New models - Nissan - X-Trail
Efficient diesel completes Nissan X-Trail range
Choice of auto or AWD – but not both – on diesel Nissan X-Trail SUV, from $35,380
16 Oct 2014
NISSAN has added a comparatively small 1.6-litre turbo-diesel engine option to its X-Trail medium SUV range, delivering a lower official combined fuel consumption figure than the segment’s top-sellers, while being only slightly off the pace on performance.
Producing 96kW of power and 320Nm of torque, the X-Trail’s four-cylinder includes idle-stop technology and is rated to consume 5.3 litres of diesel per 100 kilometres on the combined cycle in both front-drive and all-wheel drive configurations.
With a starting price of $35,380 plus on-road costs for the front-drive TS variant, Nissan has also positioned the diesel X-Trail as more affordable than the cheapest oil-burners offered on its top-five selling medium SUV contemporaries.
The entry-level diesel X-Trail’s standard automatic continuously variable transmission (CVT) is arguably the more desirable feature at this end of the market, compared with closest price rivals, the Toyota RAV4 ($35,690) and Subaru Forester ($35,490), that trade an auto ’box for all-wheel drive.
Nissan charges a $300 premium for AWD on the diesel X-Trail, but this comes at the expense of automatic transmission availability – and Nissan Australia confirmed to GoAuto that the chances of releasing an automatic AWD X-Trail in future are remote.
Larger engines in both the Toyota (2.2-litre, 110kW/340Nm) and Subaru (2.0-litre, 108kW/350Nm) outgun the X-Trail on engine performance but at the expense of higher official fuel figures (5.6L/100km and 5.9L/100km respectively).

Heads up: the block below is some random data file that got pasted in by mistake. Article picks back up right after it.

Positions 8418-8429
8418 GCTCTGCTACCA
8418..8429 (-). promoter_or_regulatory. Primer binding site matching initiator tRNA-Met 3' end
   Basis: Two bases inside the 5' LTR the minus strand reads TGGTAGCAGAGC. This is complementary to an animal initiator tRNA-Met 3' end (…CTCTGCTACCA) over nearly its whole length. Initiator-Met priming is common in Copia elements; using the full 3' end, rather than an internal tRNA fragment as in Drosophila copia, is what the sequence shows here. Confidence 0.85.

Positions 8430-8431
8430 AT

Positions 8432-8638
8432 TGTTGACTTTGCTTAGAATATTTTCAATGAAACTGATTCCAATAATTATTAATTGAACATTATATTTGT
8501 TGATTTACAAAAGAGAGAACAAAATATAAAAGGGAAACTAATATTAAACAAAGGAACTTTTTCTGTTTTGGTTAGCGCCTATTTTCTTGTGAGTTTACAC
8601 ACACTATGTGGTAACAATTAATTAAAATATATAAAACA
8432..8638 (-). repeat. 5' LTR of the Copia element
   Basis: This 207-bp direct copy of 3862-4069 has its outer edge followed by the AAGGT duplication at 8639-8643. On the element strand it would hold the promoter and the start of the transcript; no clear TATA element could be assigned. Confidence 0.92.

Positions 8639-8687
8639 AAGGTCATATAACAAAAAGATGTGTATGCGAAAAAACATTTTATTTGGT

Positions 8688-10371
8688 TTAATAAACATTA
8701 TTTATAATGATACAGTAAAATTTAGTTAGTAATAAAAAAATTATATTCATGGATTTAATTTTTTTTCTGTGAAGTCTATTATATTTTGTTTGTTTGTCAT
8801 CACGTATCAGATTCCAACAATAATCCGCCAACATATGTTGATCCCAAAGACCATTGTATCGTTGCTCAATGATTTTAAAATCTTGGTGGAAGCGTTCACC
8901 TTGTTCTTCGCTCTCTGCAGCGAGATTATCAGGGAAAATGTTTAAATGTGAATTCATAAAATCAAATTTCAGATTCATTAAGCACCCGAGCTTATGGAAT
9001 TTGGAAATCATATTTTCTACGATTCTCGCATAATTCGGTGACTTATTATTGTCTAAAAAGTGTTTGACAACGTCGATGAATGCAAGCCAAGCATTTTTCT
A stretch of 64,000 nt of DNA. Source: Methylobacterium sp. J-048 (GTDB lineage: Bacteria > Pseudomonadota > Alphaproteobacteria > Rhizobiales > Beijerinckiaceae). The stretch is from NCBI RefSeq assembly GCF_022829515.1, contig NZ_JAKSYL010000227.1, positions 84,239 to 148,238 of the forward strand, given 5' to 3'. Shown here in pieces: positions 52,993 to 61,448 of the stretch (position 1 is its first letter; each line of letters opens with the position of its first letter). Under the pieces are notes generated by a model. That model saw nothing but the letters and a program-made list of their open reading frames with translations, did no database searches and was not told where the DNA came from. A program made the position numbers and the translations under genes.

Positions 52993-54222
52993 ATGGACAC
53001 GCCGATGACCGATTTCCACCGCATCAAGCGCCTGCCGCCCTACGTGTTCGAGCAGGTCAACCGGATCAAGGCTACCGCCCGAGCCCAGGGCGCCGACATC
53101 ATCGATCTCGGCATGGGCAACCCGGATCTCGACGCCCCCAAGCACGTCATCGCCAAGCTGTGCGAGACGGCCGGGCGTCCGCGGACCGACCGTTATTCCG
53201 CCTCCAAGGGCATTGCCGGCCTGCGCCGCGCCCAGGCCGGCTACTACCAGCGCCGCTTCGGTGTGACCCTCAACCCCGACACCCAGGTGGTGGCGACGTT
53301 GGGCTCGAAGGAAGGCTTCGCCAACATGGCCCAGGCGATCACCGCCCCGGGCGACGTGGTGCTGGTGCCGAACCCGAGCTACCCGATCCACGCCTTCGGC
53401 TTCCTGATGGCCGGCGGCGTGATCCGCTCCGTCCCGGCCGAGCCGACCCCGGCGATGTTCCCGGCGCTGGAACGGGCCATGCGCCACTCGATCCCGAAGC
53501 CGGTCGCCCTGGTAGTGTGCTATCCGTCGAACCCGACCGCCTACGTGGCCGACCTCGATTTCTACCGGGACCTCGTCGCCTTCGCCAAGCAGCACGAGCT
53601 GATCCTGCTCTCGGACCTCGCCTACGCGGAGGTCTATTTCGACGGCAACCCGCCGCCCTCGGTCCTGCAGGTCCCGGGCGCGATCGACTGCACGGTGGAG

Diesel X-Trails are offered in five-seat configuration only, with the TS sharing equipment levels with the petrol ST and including a 5.0-inch colour dash display with reversing camera multiple audio inputs, and Bluetooth smartphone connectivity, keyless entry and start, cruise control, 17-inch alloy wheels and a roof spoiler.
The upmarket TL diesel is equivalent to the petrol Ti, is priced at $46,280 for the 2WD and packs advanced safety technologies such as lane departure warning, blind spot monitoring, moving object detection, LED headlights and rain-sensing wipers.
Other luxuries include leather upholstery, electric front seat adjustment and heating, dual-zone climate control, a 7.0-inch hi-res screen with digital radio, sat-nav and 360-degree around-view camera display, a powered tailgate with hands-free sensor opening, a self-dimming interior mirror, a sunroof, 18-inch alloys, roof rails and privacy glass.
Manual diesel X-Trails are rated to tow braked trailers of up to 2000kg, while all other variants can tow 1500kg unbraked.
According to VFACTS, Nissan sold 8991 X-Trails in Australia to the end of September this year, making it fourth most popular medium SUV after the Mazda CX-5 (16,643 units), Toyota RAV4 (13,335 units) and Subaru Forester (9667 units).
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